- The Washington Times - Friday, May 12, 2006

President Bush yesterday said U.S. intelligence collection efforts are lawful and necessary to fight terrorism, as Capitol Hill lawmakers called for hearings into a report that the government has secretly obtained the phone-call records of millions of Americans.

“We’re not mining or trolling through the personal lives of millions of innocent Americans. My efforts are focused on links to al Qaeda and their known affiliates,” Mr. Bush said, responding to a USA Today report of a National Security Agency program.

The paper yesterday said that the NSA is collecting and analyzing the calling patterns of most telephone customers in the United States to try and track down terrorists, but does not collect names or other identifying information.

Senate Judiciary Committee Chairman Arlen Specter, Pennsylvania Republican, said yesterday morning that he will call before his committee officials from the major telephone companies that are participating in the NSA effort.

Democrats blasted the Republican Congress for not more aggressively monitoring the administration’s anti-terrorism activities.

“Shame on us for being so willing to rubber-stamp anything this administration does,” said Sen. Patrick J. Leahy, Vermont Democrat. “We ought to fold our tents and steal away.”

The program involves three major telephone companies: AT&T; Corp., Verizon Communications Inc. and BellSouth Corp. The paper, citing anonymous sources, said the phone companies began turning over records after the September 11 terrorist attacks at the urging of the NSA.

One major company, Qwest, refused to participate despite strong pressure from the NSA, the paper reported. Qwest had concerns about the program’s legality.

With the story boiling up yesterday morning, Mr. Bush responded personally, speaking for two minutes before leaving for a commencement address at a community college in Mississippi. He ignored a question about the nature of the program called to him by a reporter as he left the podium in the White House Diplomatic Reception Room.

The president never acknowledged the existence of the project, referring only to “new claims about other ways we are tracking down al Qaeda to prevent attacks on America.”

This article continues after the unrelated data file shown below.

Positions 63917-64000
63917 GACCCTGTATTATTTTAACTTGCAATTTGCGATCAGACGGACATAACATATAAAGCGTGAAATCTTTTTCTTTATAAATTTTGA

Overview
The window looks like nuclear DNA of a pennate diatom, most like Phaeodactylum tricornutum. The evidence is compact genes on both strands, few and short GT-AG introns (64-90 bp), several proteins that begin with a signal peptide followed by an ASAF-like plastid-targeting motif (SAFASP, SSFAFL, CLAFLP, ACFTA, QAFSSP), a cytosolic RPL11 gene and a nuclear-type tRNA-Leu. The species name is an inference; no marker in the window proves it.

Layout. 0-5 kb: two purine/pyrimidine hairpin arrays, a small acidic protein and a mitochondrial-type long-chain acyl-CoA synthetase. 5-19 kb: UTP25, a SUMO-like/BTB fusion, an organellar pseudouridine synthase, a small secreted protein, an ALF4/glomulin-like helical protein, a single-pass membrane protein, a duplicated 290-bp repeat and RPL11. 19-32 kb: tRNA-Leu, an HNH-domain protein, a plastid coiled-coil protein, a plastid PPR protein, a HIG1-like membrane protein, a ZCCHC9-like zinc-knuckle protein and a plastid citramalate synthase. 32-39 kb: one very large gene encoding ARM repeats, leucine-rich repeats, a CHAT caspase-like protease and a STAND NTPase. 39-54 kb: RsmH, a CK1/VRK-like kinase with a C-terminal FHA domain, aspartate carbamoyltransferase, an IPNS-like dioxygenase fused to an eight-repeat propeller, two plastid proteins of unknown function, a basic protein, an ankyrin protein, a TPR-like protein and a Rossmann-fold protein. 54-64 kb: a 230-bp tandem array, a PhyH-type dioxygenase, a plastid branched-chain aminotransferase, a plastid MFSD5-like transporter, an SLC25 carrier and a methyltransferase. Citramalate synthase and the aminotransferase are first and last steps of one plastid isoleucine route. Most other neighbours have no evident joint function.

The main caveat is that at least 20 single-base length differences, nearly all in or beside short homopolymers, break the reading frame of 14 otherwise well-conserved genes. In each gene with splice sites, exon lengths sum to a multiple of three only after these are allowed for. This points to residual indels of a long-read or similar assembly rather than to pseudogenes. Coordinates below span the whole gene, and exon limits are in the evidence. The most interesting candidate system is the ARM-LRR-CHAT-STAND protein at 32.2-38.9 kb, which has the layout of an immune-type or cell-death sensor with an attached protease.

But he said flatly that the United States is not listening to domestic calls without court approval and said Americans’ privacy is “fiercely protected” by the government. He also pointedly noted that the United States has not been successfully attacked since the September 11 attack.

Mr. Bush is already facing criticism over the NSA’s warrantless wiretapping program, which he says monitors U.S.-to-international calls of suspected terrorist affiliates.

Some House Democrats introduced a bill to require that every wiretap or attempt to gain records of Americans must be through a court-obtained warrant.

In the Senate, Mr. Specter, who has been sharply critical of the Bush administration’s warrantless wiretapping program, said the reports raise fresh and serious concerns that he doubts will be adequately explained by administration officials.

“The committee will be having an additional hearing — a fifth hearing — on the subject,” he said during a committee meeting yesterday. “We will be calling on AT&T;, Verizon and BellSouth, as well as others, to see some of the underlying facts that we can’t find out from the Department of Justice or other administration officials.”

They also warned that the new revelations will lead to larger problems for the confirmation of Mr. Bush’s nominee for CIA director — Gen. Michael V. Hayden — who as NSA director was deeply involved in the wiretapping program.

“I believe we are on our way to a major constitutional confrontation on Fourth Amendment guarantees of unreasonable search and seizure,” said Sen. Dianne Feinstein, California Democrat. “I think this is also going to present a growing impediment to the confirmation of General Hayden.”

But White House spokeswoman Dana Perino said she doesn’t see it derailing the nomination.

“The feedback has been positive, and we’re full steam ahead on his nomination,” she said.

Most Republicans on the Judiciary Committee — while not disagreeing with their chairman — cautioned that it was no time for political grandstanding and that the larger wiretapping program is imperative to the war on terror.

“This is nuts,” Sen. Jon Kyl, Arizona Republican, said of Democratic complaints about the program. “We are in war. We have got to collect intelligence on the enemy, and you can’t tell the enemy how you’re going to do it.”

Mr. Specter noted that the telephone companies have testified before the committee at least once before in hearings that led to the 1978 Foreign Intelligence Surveillance Act, which deals with the president’s authority to wiretap foreign agents without a warrant.

“We’re going to call on all those telephone companies to provide information to try to figure out exactly what is going on,” he said.

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